Monthly Archives: October 2017



My friend Will takes his shoes off whenever he finds himself in sacred, holy spaces.

Every time I see him do this, I am reminded of the time God spoke audibly to Moses so that he could lead the Hebrew people out of slavery and into covenant relationship with their Creator and Redeemer.

The recognition that he is standing on holy ground affords Will the opportunity to listen intently to what the Spirit is saying in that particular space and time. He stands, anticipating the very real possibility that God will make God-self known. And he stands as an acknowledgement of his own humble state as a created being.

The Hebrew and Christian scriptures are full of triumphant stories where God shows up and does something to set people free. But they are also filled with stories of failure, loss, evil, violence, corruption and oppression.

Why is this important?

Because it’s honest.

History is most often written by the victor. And when the victor writes history, you might say they like to convince the reader that they were good, and their (defeated) enemy was bad.

But we read something very different in the Bible.

The scriptures do not pretend that we are somehow “good”. Truth is, the people of God messed up from the very beginning. The Law was good, but they had very little capability of following it to the fullest extent. The scriptures, our sacred text, keep us grounded, aware of our connection to the fragile and imperfect people who’ve gone before us, and challenge us to become more and more like our Messiah.

The flaws within our sacred text help us to remember and move forward.

In fact, the Jewish people (authors of scripture) are constantly being told to remember where they’ve been; to retell the story about how God had set them free to be good news in a world of domination, conquest and oppression.

A few days ago, I was at a family fun day (Tower Fest) in Brockton at DW Fields Park. There were pony rides, balloon animals, face painting and hot dogs. They also opened up the tower for us all to climb (the tower is normally locked shut). Within the tower, there is a plaque that reads, “On March 23, 1649 for 7 coats, 9 hatchets, 2 hoes, 20 knives, 4 moose skins, and 104 yards of cotton cloth, Myles Standish, Samuel Nash, Constance Southworth, purchased from the Massasoit Indians, the town of Bridgewater….”.


Essentially, indigenous people were given a few things they could have acquired on their own in exchange for a gigantic piece of land that we know today as Brockton and the Bridgewaters (East & West included). Basically, people from Europe arrived on their land, gave them a few trinkets and took over.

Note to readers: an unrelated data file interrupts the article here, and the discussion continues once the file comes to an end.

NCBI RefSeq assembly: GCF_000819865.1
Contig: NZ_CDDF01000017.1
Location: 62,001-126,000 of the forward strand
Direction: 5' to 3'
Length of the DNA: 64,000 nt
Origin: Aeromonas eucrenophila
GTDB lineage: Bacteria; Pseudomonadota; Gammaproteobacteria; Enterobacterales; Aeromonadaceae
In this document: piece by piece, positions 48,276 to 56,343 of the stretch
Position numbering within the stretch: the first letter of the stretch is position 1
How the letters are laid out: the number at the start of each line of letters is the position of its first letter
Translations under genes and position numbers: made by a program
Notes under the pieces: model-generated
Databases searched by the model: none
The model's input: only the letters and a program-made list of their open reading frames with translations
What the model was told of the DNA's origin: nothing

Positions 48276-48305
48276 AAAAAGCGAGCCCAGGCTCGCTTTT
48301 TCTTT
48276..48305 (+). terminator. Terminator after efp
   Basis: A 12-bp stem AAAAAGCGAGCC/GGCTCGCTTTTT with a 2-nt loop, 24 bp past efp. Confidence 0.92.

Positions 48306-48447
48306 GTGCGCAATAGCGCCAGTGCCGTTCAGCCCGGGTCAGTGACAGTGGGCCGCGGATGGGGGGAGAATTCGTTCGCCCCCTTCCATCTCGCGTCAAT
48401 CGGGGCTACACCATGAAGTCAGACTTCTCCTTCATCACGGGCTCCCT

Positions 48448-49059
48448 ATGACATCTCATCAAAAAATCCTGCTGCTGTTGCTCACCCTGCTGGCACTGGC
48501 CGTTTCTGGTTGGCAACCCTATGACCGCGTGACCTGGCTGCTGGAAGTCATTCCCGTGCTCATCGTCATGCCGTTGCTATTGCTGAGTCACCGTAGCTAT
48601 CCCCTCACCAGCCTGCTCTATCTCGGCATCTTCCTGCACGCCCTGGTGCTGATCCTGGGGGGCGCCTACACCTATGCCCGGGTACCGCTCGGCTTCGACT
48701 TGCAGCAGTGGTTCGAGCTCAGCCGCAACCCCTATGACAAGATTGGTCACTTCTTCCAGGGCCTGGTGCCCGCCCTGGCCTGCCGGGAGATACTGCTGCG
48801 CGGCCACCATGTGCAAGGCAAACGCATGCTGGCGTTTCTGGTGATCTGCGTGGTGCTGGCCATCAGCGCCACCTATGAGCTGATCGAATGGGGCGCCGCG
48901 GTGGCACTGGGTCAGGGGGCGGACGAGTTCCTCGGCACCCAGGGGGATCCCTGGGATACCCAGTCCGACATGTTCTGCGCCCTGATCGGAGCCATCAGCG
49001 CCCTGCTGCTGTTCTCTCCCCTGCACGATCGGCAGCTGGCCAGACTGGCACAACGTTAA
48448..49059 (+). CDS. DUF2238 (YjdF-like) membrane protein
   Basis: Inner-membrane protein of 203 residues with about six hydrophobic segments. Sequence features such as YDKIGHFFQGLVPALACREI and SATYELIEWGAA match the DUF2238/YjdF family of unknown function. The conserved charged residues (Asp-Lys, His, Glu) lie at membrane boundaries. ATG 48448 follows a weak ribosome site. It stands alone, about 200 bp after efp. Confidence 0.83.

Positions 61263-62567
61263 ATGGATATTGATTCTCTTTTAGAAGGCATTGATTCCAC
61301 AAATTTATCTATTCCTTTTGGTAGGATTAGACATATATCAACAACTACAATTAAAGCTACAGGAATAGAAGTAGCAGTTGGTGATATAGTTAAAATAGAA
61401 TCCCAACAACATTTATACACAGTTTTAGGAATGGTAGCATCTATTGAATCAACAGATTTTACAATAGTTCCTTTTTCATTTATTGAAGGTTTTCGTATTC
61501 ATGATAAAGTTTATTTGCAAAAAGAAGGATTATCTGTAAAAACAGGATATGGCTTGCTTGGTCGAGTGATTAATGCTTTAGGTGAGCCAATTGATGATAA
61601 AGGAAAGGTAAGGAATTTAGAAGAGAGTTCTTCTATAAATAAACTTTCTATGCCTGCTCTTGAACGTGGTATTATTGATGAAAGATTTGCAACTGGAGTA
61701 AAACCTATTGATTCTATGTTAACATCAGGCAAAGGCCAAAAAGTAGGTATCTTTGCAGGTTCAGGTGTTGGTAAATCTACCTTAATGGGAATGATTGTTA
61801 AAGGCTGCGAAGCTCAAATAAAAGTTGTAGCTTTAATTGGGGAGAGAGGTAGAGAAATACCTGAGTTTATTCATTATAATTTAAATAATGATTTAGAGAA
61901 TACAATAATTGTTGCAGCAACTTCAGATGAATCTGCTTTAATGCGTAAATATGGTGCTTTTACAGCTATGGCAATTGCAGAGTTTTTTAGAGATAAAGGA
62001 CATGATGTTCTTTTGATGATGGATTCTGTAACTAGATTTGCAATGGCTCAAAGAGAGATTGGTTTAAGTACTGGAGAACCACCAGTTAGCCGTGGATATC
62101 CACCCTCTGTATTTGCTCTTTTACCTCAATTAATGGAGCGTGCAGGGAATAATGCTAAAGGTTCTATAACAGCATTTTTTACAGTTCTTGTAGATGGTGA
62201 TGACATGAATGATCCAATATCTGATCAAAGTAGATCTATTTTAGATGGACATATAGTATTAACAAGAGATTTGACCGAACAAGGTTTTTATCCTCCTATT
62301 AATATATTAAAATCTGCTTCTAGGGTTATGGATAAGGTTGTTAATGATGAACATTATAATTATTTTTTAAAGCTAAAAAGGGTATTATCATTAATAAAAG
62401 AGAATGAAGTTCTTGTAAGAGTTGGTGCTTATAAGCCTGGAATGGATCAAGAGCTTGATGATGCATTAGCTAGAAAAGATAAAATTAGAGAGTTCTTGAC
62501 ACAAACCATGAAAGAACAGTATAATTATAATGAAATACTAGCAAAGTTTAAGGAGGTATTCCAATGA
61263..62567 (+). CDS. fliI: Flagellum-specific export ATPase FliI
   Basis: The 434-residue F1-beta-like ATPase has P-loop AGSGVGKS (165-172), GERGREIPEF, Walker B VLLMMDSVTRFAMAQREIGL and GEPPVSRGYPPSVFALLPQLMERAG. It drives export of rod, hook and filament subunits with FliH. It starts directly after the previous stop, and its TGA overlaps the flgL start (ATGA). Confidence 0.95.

I didn’t need the reminder, especially with “Columbus Day” on the horizon, but it stood out as a stark reality in the midst of a day designated for family and fun.

Today, there are many folks determined to preserve a sanitized version of American history. They want to believe and convince others that we were founded as a “Christian” nation and that our founders were good and godly men.

Truth is, we are standing on blood-stained ground.

We live in a country that looks more like Cain’s than Christ’s. The blood of righteous Abel cries out against us and we are doing our very best to ignore it. We seek Christ’s sacrificial outpouring of blood to redeem us, but all we are doing is crucifying him over and over again, mingling his blood with the blood of indigenous people, slaves and heretics.

As people of faith, we are compelled to remember the truth of our past so we can move beyond it.

Until we are honest, until we remember our history, we will continue to try to make this place “great again”. Unless we recognize that it was never actually great, but mortally flawed from its very beginning, we will not be open (as Moses and my friend Will seek to be) to hear from the God who calls us to stand against the oppressive forces that have caused this world to be overrun by blood-stained ground.

So when we remember, let’s be honest. Let’s remember our intentions (which are frequently good), but let’s also remember our follow through (not always as good). Let’s remember the ground we stand on. Let’s remember that it is soaked in blood. And let’s move forward with the redemptive power of the blood that sets us free to be honest about our transgressions because they no longer have power over us.